One of the most common conditions treated by hand specialists is nerve compression syndrome, which occurs when a nerve is compacted or squeezed. While nerve compression syndrome can also affect other parts of the body -such as the torso- it primarily occurs in the hand or arm. If your arm or hand is experiencing symptoms such as numbness, pain, or muscle weakness at the sight of the nerve, you may be experiencing nerve compression syndrome.
In this article, Macomb County hand specialist Dr. Uzma Rehman explains everything there is to know about nerve compression syndrome in the hand; outlining its causes and symptoms, as well as the treatments we offer our Macomb County patients.
Nerve compression syndrome is also sometimes called: nerve entrapment syndrome, compression neuropathy, entrapment neuropathy, or “trapped nerve”.
Causes of Nerve Compression Syndrome in the Hand
One of the most common causes of Nerve Compression Syndrome are repetitive injuries. Macomb County hand specialist Dr. Rehman also treats patients who have developed Nerve Compression Syndrome in relation to medical conditions such as diabetes, hypothyroidism, or rheumatoid arthritis.
The repetitive injuries that often lead to Nerve Compression Syndrome frequently occur in the workplace, often the result of one’s job duties requiring them to repeat certain hand motions or movements. Macomb County hand specialist Dr. Rehman often treats patients whose condition sprung from long hours typing on a keyboard or using a mouse.
Injuries such as fractures, sprains, and broken bones are also known to lead to nerve compression syndrome. Should any such injury occur in one’s hand, the injured individual is advised to seek the care of a hand specialist for treatment immediately.
There are multiple types of nerve compression syndrome that may require the care of a hand specialist, each affecting a different peripheral nerve.
The most common type of nerve compression syndrome is known as carpal tunnel syndrome. Patients who come to Macomb County hand specialist Dr. Rehman do so for relief from excess pressure on the wrist’s median nerve -which extends from the upper arm to the thumb, and passes through a structure of the wrist called the carpal tunnel.
But carpal tunnel syndrome is only one of many conditions that may require the care of a hand specialist. The second most common form of nerve compression syndrome is called cubital tunnel syndrome, which occurs when the elbow’s ulnar nerve is compressed. Passing close to the skin of the elbow, the ulnar nerve is responsible for the painful sensation that occurs when one hits their funny bone. Macomb county hand specialist Dr. Rehman advises her patients from exerting to much pressure on their elbows, as doing so can lead to the swelling that causes cubital tunnel syndrome.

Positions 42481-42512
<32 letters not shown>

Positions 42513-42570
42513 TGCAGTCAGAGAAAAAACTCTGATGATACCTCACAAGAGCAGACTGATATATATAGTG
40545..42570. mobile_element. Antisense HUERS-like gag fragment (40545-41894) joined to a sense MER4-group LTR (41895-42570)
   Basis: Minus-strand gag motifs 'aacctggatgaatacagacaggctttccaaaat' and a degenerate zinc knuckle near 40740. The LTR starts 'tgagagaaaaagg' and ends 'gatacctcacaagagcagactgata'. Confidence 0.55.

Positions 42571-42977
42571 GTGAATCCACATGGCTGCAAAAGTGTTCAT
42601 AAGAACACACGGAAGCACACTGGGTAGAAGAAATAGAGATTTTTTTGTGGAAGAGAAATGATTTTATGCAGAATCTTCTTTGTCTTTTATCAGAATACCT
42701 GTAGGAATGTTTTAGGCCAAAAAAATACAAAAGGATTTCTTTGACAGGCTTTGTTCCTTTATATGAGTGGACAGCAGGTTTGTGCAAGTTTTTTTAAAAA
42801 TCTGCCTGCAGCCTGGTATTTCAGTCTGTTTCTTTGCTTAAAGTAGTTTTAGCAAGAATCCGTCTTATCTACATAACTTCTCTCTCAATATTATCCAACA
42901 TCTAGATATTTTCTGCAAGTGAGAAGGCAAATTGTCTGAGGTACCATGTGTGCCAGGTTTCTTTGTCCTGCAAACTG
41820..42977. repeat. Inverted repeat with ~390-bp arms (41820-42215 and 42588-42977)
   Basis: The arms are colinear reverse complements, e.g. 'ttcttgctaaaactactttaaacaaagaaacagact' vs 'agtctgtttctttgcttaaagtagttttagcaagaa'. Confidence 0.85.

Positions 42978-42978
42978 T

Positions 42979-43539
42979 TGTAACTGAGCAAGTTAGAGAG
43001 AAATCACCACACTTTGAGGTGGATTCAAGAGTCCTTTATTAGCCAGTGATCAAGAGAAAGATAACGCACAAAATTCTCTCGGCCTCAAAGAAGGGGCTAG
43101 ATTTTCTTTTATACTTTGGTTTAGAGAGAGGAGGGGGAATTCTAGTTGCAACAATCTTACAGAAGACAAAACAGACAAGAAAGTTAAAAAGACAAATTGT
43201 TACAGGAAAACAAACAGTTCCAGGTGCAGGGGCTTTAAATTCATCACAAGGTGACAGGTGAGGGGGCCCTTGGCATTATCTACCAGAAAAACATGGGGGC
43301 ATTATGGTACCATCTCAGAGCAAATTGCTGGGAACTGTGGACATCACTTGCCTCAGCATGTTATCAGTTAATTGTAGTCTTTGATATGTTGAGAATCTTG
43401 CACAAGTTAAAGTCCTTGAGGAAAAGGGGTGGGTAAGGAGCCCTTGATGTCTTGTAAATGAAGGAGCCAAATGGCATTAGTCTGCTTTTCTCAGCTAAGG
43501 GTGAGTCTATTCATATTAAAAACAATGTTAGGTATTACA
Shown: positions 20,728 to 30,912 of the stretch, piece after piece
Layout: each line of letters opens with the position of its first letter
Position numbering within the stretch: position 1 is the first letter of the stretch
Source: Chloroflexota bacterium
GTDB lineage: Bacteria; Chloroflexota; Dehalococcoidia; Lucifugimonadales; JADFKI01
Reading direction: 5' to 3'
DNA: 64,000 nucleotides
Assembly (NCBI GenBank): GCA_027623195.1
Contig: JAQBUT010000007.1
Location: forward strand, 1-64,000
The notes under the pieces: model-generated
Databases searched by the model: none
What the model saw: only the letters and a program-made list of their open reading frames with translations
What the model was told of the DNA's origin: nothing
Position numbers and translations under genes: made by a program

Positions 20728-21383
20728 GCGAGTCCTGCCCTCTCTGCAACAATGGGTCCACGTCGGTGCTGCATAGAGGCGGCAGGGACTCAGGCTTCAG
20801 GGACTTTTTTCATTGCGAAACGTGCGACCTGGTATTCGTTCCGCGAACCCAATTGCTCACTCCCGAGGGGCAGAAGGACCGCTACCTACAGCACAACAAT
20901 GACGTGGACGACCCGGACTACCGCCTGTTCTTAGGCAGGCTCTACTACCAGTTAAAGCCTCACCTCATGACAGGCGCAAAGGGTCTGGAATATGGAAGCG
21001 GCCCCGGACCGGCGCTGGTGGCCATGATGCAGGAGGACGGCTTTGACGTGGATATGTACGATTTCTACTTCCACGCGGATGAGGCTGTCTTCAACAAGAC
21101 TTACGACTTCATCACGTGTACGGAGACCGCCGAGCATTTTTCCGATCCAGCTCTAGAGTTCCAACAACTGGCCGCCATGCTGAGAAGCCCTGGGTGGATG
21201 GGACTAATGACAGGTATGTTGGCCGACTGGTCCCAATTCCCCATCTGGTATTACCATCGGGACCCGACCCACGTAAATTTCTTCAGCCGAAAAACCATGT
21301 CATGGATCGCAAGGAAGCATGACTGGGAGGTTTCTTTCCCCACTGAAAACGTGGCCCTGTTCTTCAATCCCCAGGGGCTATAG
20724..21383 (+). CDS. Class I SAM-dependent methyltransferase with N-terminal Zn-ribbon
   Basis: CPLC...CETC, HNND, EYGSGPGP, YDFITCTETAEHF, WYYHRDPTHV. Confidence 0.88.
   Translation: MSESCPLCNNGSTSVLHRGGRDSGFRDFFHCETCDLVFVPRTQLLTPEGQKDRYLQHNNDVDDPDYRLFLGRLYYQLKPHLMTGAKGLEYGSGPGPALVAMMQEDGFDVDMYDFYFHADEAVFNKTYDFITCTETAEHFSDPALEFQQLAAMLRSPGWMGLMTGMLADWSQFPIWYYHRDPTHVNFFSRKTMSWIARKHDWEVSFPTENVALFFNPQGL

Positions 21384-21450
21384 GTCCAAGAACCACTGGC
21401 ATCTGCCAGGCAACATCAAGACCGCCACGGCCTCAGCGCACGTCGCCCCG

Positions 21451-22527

Macomb County hand specialist Dr. Rehman also treats a type of nerve compression syndrome called Guyon’s canal syndrome. Also affecting the ulnar nerve, this condition is known to impact the functional ability of the patient’s hand.
Radial nerve compression syndrome, on the other hand, affects the patient’s radial nerve. Radial nerve compression syndrome may require the treatment of a hand specialist, as it can have a negative impact on the fingers’, wrist’s, or hand’s ability to function.
Symptoms of Nerve Compression Syndrome in the Hand
The patients of Macomb County hand specialist Dr. Rehman will all experience different symptoms, all of which are based on the location and the type of their nerve compression syndrome. In most cases, symptoms occur at the sight of the compression, but may also occur in the structures and areas surrounding the affected area.
If you are experiencing symptoms such as tingling, numbness, redness, inflammation, or aches and pain, schedule a consultation with Macomb County hand specialist Dr. Rehman for evaluation. These symptoms, along with reduced flexibility, muscle weakness, or difficulty performing certain physical motions, may all be the product of nerve compression syndrome.
During your consultation, Macomb County hand specialist Dr. Rehman will assess the patient’s symptoms, and my also perform diagnostic tests to determine whether the patient is experiencing nerve compression syndrome. Usually, this is accomplished simply through a physical examination, but in less common cases may include an ultrasound, MRI, or electromyography.
If you are experiencing pain, numbness, tingling, or any other symptoms of nerve compression syndrome, contact Macomb County hand specialist Dr. Rehman for a comprehensive evaluation and consultation. As with any medical condition, early detection and intervention is important to treat and stop progression of the condition so you can experience a full recovery.